Daniel Crawford is confident he can get his career back on track when he returns to the cage after a difficult period of inactivity.
The Croydon fighter started boxing at South Norwood and Victory Boxing Club as a kid, before growing bored of the sport and seeking a fresh challenge in MMA at the age of 18.
The 26-year-old holds a record of 10-3, but has not fought since a first round defeat at the end of 2018.
Ahead of his return to action at Bellator Dublin tomorrow, Crawford believes he is in a much better mental state than ever before.
“I’m just looking forward to fighting now, which were words you would never have heard me say in 2018,” he said.
“There were a few things out of the cage, with life getting in the way, and it was all coming on top of me a bit.
“When I was training, there was no real drive. I was just going through the motions, training and fighting without any real feeling.
“Now there’s a lot more conviction about my training, I’ve definitely got a different mindset.”
Crawford moved to Bellator in 2018, but the switch has not yet brought the success he would have hoped with just two fights since then and both ending in defeat.
He was due to fight Robert Whiteford in November but the bout was called off at relatively short notice, a decision Crawford revealed he had no choice but to make.
“It was called off because I can’t make featherweight anymore, simple as that,” he admitted.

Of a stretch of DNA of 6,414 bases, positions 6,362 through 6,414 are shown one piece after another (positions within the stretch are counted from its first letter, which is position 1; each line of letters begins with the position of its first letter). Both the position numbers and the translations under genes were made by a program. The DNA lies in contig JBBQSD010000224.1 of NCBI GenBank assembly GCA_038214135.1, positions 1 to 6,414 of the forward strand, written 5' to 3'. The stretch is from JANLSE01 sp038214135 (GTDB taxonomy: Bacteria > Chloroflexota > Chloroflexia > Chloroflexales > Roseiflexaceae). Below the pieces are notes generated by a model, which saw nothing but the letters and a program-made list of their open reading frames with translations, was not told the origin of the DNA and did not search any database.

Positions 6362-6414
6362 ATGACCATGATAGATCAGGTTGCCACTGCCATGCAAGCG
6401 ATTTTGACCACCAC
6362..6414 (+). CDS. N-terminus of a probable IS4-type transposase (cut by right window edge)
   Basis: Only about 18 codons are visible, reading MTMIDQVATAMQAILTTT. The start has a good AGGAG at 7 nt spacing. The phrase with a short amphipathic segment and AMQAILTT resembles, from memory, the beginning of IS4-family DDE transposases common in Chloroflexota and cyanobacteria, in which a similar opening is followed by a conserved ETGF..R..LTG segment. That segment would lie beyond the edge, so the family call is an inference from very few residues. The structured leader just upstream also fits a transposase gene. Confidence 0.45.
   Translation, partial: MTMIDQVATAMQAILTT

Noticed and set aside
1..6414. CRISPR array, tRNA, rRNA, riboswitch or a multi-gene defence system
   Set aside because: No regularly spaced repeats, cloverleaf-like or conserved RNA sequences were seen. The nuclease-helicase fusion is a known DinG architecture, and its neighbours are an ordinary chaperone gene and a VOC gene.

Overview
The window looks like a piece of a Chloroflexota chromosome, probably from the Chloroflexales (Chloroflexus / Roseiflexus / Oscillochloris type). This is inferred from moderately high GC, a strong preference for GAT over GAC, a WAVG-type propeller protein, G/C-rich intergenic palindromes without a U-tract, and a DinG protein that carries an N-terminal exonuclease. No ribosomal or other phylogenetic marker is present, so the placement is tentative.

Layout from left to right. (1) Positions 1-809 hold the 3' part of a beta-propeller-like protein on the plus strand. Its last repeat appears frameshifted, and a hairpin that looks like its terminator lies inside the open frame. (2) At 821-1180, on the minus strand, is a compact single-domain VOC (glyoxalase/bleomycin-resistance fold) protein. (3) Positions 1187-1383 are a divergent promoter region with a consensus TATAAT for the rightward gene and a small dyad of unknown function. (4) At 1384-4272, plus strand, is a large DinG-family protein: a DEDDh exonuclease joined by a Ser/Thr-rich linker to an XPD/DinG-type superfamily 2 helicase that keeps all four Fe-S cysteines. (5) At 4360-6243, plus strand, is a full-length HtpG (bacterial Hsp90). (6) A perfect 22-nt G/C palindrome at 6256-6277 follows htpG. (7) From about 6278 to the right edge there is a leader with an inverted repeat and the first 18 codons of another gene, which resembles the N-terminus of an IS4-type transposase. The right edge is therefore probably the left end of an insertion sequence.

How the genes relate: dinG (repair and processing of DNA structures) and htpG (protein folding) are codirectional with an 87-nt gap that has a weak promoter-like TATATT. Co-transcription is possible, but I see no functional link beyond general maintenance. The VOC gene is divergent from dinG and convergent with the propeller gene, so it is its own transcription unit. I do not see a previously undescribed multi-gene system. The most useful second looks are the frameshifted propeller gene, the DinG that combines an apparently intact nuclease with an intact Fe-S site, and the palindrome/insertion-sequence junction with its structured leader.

“Four weeks out I was weighing 80kg, so there was absolutely no way of me making 66kg for the fight.
“The break has been a bit of a blessing in disguise, I don’t think it’ll be an issue in the ring, I’ll be more comfortable and fully ready.
“I’m in a new weight division now, my body’s grown and I feel better in myself. The only hard bit of going that long without a fight is financially, but the time off has been good.”
Crawford will return to the cage against Irishman Philip Mulpeter in Bellator’s first European event of the year. And he is relishing his comeback, hoping it can kick off a spell of increased activity for him in the coming months.
“I think early on he’ll know he’s going to have really big problems skill-wise, so he might just stand up with me for the first couple of minutes,” Crawford predicted.
“He might try and prolong what’s going to happen, but I’ll pick him off as he tires and then hopefully get the finish.
“I want to get three fights in a year – my goal is really just to stay busy at the moment.”
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